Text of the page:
I am a strong woman, a self-proclaimed wise old woman of 59 years, a helping professional with my own history of mental illness, and hailing from a family where untreated mental illness was devastating. I dance under the stars on winter nights now, and I pluck my way through life. I am a bit too mouthy and a bit too passionate about my causes, but I have my reasons! I have suffered from mental health stigma and I let my own stigma affect my family. I owe and I fight a battle that needs to be fought, so that others do not suffer as I did and so that they do not make the mistakes I made.
My observations about stigma, 40 years ago, are still valid today. I only sought help for myself after broken relationships, failed friendships, and emotional pain became unbearable. I didn’t understand then why no one sent me flowers or cards while in I was in the hospital. I didn’t understand why no one brought a casseroles to the house. Before treatment, I was popular in my educational and faith community, even though I was a single parent. Then, when I sought help, good people seemed confused about me. I didn’t know the word “stigma” then.
I went underground with my illness, and moved out of my community. I spiraled out of control and ended up in treatment and then therapy for years, worked hard to build positive social support, and attended and still attend support groups regularly. One of the ways that social stigma affected me was through my own embarrassment about my illness. I failed to educate my own children to preventative measures and warning signs to mental illness, the way I educated them to my faith, my values, safe sex, and educational success. I talked about myself as “crazy” and “nuts” and didn’t talk much about my therapy or recovery. My own stigma harmed a son who was diagnosed with schizophrenia and drug addiction. He committed suicide at age 25. Sometime after his death, my mother was diagnosed with bipolar disorder, untreated until then. I was able to repair that relationship, share with her, and be at her side as she died. We talked about her father’s mental illness and suicide. I know the tears and healing that can happen when we rid ourselves of socially harmful stigma.
I am a strong Psychologist now and I strive, every day, to build a kinder and gentler world related to supporting people in their struggles with mental illness. It might be uncomfortable for many to hear a professional with this sort of a background. But, if a medical doctor had a broken leg and recovered, or cancer in remission, or controlled high blood pressure, would you see that person as weak or having boundary issues? Or would you see that Dr. as a professional who believed in treatment and recovery?
I work to help people recover because I know it is possible. I believe in what I do and I see recovery and life blossom when stigma is addressed and treatment is pursued. My work doesn’t just mean treating the mentally ill, but educating family and communities to how they affect my ability to treat mental illness and the client’s ability to heal. A study put out by NIH says that 59% of Americans feel that we are supportive of people with mental illness, but only 25% of mental health clients felt supported. This same agency tells me that 1 in 4 Americans will struggle with mental illness in the next year. People you know will fail to seek treatment for fear of being labeled or losing jobs. People in your family will keep therapy a secret or hide medication because of the way you casually use the word ‘crazy’ or ‘psycho’. People you know will suffer in isolation and silence, when social support would help them heal just as it helps those with physical illness.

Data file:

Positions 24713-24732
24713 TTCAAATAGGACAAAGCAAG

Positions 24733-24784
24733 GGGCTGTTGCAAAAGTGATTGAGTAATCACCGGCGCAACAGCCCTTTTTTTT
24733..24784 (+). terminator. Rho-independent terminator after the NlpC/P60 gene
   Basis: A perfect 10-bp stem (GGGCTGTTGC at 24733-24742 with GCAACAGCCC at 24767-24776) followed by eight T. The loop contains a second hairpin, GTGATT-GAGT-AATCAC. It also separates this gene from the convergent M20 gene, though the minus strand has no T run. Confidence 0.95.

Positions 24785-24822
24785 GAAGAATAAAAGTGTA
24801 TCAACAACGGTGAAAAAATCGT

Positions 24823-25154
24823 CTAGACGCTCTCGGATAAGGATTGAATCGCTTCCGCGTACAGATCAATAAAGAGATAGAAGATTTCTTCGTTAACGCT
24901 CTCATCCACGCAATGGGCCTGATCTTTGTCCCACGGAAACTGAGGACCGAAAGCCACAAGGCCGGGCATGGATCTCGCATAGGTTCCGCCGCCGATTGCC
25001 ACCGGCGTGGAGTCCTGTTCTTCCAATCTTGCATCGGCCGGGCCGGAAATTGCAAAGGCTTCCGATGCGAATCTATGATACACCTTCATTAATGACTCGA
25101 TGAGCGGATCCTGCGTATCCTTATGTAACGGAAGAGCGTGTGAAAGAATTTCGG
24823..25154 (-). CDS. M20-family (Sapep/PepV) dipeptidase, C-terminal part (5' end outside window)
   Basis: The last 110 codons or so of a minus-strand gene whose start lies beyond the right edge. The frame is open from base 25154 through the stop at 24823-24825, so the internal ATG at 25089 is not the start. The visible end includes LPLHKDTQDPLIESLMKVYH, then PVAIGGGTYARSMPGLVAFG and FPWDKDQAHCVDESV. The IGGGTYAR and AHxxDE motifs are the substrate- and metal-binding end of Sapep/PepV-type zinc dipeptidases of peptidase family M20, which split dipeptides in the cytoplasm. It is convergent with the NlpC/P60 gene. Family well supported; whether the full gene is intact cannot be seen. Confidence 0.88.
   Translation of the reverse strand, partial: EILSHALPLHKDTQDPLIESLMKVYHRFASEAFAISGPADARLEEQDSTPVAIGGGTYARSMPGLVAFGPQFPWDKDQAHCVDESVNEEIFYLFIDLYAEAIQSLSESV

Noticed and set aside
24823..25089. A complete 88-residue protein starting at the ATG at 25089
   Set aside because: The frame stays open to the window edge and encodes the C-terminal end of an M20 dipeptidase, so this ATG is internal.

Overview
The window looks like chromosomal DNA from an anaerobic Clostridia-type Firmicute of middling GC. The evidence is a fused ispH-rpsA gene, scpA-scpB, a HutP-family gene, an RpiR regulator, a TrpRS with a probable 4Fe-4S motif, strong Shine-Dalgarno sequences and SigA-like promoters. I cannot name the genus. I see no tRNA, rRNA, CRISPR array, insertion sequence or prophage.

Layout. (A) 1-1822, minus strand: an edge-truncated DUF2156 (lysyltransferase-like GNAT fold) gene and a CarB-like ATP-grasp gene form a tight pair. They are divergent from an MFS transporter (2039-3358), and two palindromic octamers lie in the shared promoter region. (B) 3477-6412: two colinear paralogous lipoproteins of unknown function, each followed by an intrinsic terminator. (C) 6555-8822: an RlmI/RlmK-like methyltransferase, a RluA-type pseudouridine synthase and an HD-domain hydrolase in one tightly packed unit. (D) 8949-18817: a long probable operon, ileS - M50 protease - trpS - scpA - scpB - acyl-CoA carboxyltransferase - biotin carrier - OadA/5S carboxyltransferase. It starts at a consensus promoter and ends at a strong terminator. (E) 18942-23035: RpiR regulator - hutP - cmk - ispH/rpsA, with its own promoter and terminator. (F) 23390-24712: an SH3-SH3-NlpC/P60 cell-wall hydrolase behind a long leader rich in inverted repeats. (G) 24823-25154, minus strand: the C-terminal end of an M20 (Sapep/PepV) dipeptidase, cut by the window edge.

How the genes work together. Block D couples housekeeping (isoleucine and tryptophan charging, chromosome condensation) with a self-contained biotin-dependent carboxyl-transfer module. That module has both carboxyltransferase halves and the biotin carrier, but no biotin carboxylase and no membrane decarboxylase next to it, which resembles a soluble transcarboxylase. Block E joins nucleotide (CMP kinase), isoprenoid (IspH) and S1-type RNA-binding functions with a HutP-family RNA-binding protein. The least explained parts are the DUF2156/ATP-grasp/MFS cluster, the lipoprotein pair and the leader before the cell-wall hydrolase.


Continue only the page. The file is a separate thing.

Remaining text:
What can you do? Talk about mental illness, respectfully, to others. Watch how you use derogatory terms like “crazy” and “psycho” when you describe someone you don’t like. It is okay to say you don’t like someone without stigmatizing mental illness. When you hear a friend or a colleague talking about someone’s ‘weird’ behavior, educate them to the seriousness of supporting others and accepting emotional differences, just as we accept other differences. When a friend discloses symptoms of mental illness, LISTEN and help them understand that you care and that help is available. Help your friend understand that if they disclosed physical symptoms, like a lump in the breast or chest pain, you would give the same advice. Help them understand that stigma should not prevent them from seeking help. Take your friend to get help, just as you would if your friend had chest pains. And if they are diagnosed with mental illness, take a casserole to the house and offer to help, just like you would for a dear friend with cancer. Help them decide who and when to tell, just like you would for a friend with heart disease. Send flowers when they get home from the hospital and get well cards. Watch your own life for symptoms of mental health problems and go get a check-up and treatment, just like you would for a cough or a sinus infection. Participate in community and local activities to fight mental health stigma and to support those with mental illness, just as you do for cancer. Remember that suicide kills more of our young people than cancer.
We are in the midst of an epidemic that concerns us all. Make a commitment to fight mental health stigma.
Carla Edwards, MBA, PhD